“I feel like with our guys, we’re a very unselfish team,” said Banton, who shot 3-of-11 from deep in that Nevada game. “So if it’s me that shoots however many 3-pointers that I shot today, then that’s that. If it’s Lat shooting — we have confidence in whoever’s shooting the ball. That’s the thing about this team, man. We’re 100% invested in each other and we’re rooting for each other. If you put up a shot, we’re going to stand up and say it’s going in. We’re a different type of team and whoever it is shooting, we hope it goes in, we cheer for them when they shoot it, and if they miss it it’s get back on defense, you’re good, shoot the next one. It could be anyone shooting shots; we don’t ever hang our heads on who shoots 3s or who does what. We just try to go out there and leave it all on the floor.”

Nebraska is going to continue to fire away from deep if the defense is giving it to them. Right now, the percentage isn’t something you should worry too much about. Nebraska has two more tune-up games this week to continue figuring some things out. If they’re still shooting under 30% by the end of the day on Sunday, then maybe Hoiberg needs to start thinking about encouraging a bit more patience with this team.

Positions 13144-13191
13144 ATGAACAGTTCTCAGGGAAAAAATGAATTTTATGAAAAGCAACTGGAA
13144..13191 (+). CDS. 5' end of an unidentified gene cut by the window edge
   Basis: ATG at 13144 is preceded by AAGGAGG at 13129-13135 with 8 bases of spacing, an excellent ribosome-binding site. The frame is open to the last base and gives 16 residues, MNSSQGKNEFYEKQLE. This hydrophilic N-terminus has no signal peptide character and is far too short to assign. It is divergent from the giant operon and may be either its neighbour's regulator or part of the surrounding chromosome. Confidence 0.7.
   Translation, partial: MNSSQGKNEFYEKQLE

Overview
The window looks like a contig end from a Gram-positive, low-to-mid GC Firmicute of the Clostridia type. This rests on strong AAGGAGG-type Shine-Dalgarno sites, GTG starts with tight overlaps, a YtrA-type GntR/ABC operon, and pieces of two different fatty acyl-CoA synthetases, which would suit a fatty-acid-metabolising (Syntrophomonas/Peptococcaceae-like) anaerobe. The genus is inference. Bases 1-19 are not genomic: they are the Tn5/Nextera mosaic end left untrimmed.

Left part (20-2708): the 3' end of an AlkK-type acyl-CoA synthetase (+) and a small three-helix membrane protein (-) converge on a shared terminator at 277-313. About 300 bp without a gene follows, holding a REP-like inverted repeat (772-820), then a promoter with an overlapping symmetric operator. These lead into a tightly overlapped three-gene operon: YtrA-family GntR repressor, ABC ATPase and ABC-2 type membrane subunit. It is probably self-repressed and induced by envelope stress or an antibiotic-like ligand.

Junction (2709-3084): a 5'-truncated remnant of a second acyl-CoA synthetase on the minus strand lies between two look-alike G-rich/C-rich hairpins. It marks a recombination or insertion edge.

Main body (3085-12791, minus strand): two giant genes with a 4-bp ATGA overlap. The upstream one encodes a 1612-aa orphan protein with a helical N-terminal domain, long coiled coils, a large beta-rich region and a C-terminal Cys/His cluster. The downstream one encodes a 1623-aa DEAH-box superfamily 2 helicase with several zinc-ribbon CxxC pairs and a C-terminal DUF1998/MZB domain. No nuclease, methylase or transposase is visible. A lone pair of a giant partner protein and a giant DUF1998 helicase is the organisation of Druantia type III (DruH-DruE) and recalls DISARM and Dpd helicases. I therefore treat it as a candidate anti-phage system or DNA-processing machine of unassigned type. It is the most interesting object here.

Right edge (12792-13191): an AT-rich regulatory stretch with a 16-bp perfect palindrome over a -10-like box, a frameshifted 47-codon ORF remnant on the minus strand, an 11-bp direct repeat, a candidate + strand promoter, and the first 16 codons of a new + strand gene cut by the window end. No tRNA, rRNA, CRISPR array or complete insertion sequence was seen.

Like Stealing Candy from a Baby

Through three games, opponents are averaging 60.3 points per game against Doc Sadler’s defense. The Huskers are forcing 21.7 turnovers per game and 13.0 of those are steals, which fuel Nebraska’s transition offense.

The Huskers still don’t have a ton of size at the post position, but the added length has shown up in a big way defensively so far this season.

“Defense is going to be the reason we win a lot of games,” Banton said. “We know we can use our length and get into those gaps and when they try to turn around, go double. We have all our movement on point right now. Defense is going to definitely be the key to a lot of our victories and it’s going to be the key to a lot of our losses. If we’re not locked in on defense, then it’s going to hurt us a lot and we know that. We’ve got to do better rebounding and we’re going to get better at it going forward.”